Las Vegas Police Force Deaf Woman's Children to Interpret During Her Arrest
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Las Vegas Police Force Deaf Woman’s Children to Interpret During Her Arrest

Andrea-Hollingsworth
Andrea-Hollingsworth/Fox5 YouTube

Twin 11-year-old girls were forced to interpret for their deaf mother who was detained by police in Las Vegas.

Andrea “Dre” Hollingsworth is demanding change after Las Vegas police were caught on camera directing her twin daughters to tell Hollingsworth to put her hands behind her back, Fox 5 Vegas reports. Cops were responding to a call from her landlord who dialed 911 after Hollingsworth came to request her rent money back due to her moving out early. However, with police wearing face masks during the arrest, Hollingsworth was unable to understand what they were saying.

“I don’t know, I’m being pulled over and he is interrogating me … I am black, I am deaf, George Floyd just happened,” Hollingsworth recalled of the encounter. “The police officer pulled my arm … and I was like, ‘whoa, why?’ I have never experienced anything like that in my life.”

The officers were heard instructing Hollingsworth’s daughters out of the car. “I will have you come with me so you can talk,” the officer told the girls. Hollingsworth explained how she tried to get the officers to write what they were telling her down. “I’m saying, ‘Look at this. We need to text, we need to write,’ and he just kept on talking,” she recalled.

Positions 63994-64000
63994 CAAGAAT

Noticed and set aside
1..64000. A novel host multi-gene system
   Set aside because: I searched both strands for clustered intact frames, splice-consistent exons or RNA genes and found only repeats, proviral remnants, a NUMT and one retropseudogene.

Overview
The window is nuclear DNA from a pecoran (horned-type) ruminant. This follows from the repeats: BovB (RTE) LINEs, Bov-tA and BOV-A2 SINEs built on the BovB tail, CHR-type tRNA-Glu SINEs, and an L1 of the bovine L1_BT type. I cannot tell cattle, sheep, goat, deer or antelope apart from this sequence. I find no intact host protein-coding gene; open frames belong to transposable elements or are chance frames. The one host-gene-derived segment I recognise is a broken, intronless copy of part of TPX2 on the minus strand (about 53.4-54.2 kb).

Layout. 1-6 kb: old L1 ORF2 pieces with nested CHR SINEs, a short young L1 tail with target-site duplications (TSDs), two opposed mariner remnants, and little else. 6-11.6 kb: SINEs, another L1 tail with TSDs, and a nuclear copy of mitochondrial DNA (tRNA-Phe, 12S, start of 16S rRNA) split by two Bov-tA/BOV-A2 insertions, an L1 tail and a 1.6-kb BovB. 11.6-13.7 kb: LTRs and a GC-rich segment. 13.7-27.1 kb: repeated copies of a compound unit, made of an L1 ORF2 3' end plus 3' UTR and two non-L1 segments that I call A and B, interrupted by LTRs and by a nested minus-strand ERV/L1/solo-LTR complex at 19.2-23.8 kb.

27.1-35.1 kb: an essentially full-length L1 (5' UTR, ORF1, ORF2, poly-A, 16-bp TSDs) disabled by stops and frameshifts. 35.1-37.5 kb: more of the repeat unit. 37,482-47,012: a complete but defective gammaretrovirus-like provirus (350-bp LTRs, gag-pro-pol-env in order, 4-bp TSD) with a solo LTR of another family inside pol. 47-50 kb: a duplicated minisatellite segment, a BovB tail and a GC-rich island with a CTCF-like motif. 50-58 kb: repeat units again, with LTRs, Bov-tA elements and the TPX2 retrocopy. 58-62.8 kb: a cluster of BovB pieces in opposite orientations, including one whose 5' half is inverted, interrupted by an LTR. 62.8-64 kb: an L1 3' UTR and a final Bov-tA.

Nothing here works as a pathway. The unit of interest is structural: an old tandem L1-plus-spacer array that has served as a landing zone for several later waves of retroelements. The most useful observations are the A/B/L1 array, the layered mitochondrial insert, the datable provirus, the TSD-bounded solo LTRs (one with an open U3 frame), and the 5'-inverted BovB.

Hollingsworth’s daughters started screaming and crying when officers forced her down onto the curb. “Tell her to put her hands behind her back,” the officer is heard telling the 11-year-olds. “One of you guys need to talk some sense into her,” they added.

Andrew Rozynski, a deaf rights lawyer with Eisenberg & Baum in New York, explained the mistakes made during the detainment. “Requiring an 11-year-old to interpret in a police situation is against the Americans with Disabilities Act,” Rozynski said. “There are regulations in there that expressly prohibit children from being used as interpreters.”

“There are services out there such as video relay, in which someone can bring up an interpreter on an iPhone or iPad,” Rozynski said in reference to the 24-hour interpreter services available to police including for sign language.

Hollingsworth says her daughters have been left traumatized by the experience. “My kids are afraid because of all the incidents that have been happening recently,” she said. “They are raised Black in this community, so when they see a police officer, they are also on high alert.”

The mother of two shared how surprised she is by the officer’s actions. “I never thought this would happen to me because I am not a criminal,” Hollingsworth said. “I really want all of Las Vegas police to change, because it is really scary how deaf people are treated. If my kids weren’t with me, then I would have died that day. My kids saved my life.”


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